Immuno-Oncology in the Era of Personalized Medicine
Personalized medicine in oncology utilizes evidence derived from genetic, immune, and proteomic profiling to inform therapeutic options as well as provide prognostic information for each unique individual and their tumor. Our ability to biologically and immunologically define each patient’s tumor has been driven by the development of assays characterizing the genomic and proteomic profiles of tumors that in turn have led to the development of large biologic databases and computational tools for the analysis of these large data sets. In Immuno-oncology, the introduction of checkpoint inhibitors and their approval across multiple tumor types has led to the recognition that the majority of patients will not clinically respond to these therapies but will remain at risk for the development of significant immunologic side effects. This challenge highlights the need for the development and validation of both predictive biomarkers for response to such therapies as well as biomarkers prognostic of disease course. Despite extensive investigation into predictive biomarkers using these biologic databases and computational methods, only recently has progress been made in this area. This progress is the first step allowing us to identify patients likely to benefit from these therapies and moving our field closer to a truly personalized approach to the use of immune therapies in oncology.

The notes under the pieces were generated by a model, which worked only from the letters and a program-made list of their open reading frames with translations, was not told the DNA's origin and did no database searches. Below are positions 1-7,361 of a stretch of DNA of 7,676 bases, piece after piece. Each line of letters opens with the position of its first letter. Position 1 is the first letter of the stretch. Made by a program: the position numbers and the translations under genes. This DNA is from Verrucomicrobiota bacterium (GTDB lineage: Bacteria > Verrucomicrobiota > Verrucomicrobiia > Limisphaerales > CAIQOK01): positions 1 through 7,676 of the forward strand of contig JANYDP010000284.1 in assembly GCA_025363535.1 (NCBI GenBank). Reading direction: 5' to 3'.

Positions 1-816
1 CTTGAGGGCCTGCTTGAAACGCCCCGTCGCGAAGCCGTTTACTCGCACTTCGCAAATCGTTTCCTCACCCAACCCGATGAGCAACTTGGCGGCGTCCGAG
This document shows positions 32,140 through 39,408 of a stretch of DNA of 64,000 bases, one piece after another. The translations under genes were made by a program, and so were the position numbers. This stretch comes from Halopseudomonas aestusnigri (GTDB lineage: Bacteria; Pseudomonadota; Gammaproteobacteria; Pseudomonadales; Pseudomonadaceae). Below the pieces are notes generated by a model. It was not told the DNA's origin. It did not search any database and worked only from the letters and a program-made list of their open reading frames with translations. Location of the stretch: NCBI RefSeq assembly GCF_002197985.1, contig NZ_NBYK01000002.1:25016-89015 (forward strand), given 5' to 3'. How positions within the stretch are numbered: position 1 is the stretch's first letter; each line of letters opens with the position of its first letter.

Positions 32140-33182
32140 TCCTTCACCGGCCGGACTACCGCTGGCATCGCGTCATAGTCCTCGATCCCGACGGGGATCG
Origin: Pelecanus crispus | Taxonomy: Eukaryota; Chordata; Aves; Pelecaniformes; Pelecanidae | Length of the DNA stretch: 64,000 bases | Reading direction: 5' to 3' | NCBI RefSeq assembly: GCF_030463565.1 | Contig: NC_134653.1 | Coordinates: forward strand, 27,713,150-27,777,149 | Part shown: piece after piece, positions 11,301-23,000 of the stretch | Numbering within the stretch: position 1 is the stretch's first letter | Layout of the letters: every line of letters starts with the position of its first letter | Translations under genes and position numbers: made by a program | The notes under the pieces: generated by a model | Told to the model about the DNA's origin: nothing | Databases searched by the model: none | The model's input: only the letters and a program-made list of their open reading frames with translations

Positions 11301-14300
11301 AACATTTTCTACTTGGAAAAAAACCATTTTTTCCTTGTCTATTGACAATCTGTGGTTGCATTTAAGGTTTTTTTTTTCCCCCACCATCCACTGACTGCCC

KeywordsImmune monitoring T-cell Antibody Immunologic biomarkers Predictive biomarkers Prognostic biomarkers
MLD was supported by NCI grant (U01 CA154967), a Komen Leadership Grant, an American Cancer Society Clinical Research Professorship, and the Athena Distinguished Professorship for Breast Cancer Research.
Conflict of Interest
MLD is a stockholder in Epithany and receives grant support from Celgene, EMD Serono, Epithany and Janssen.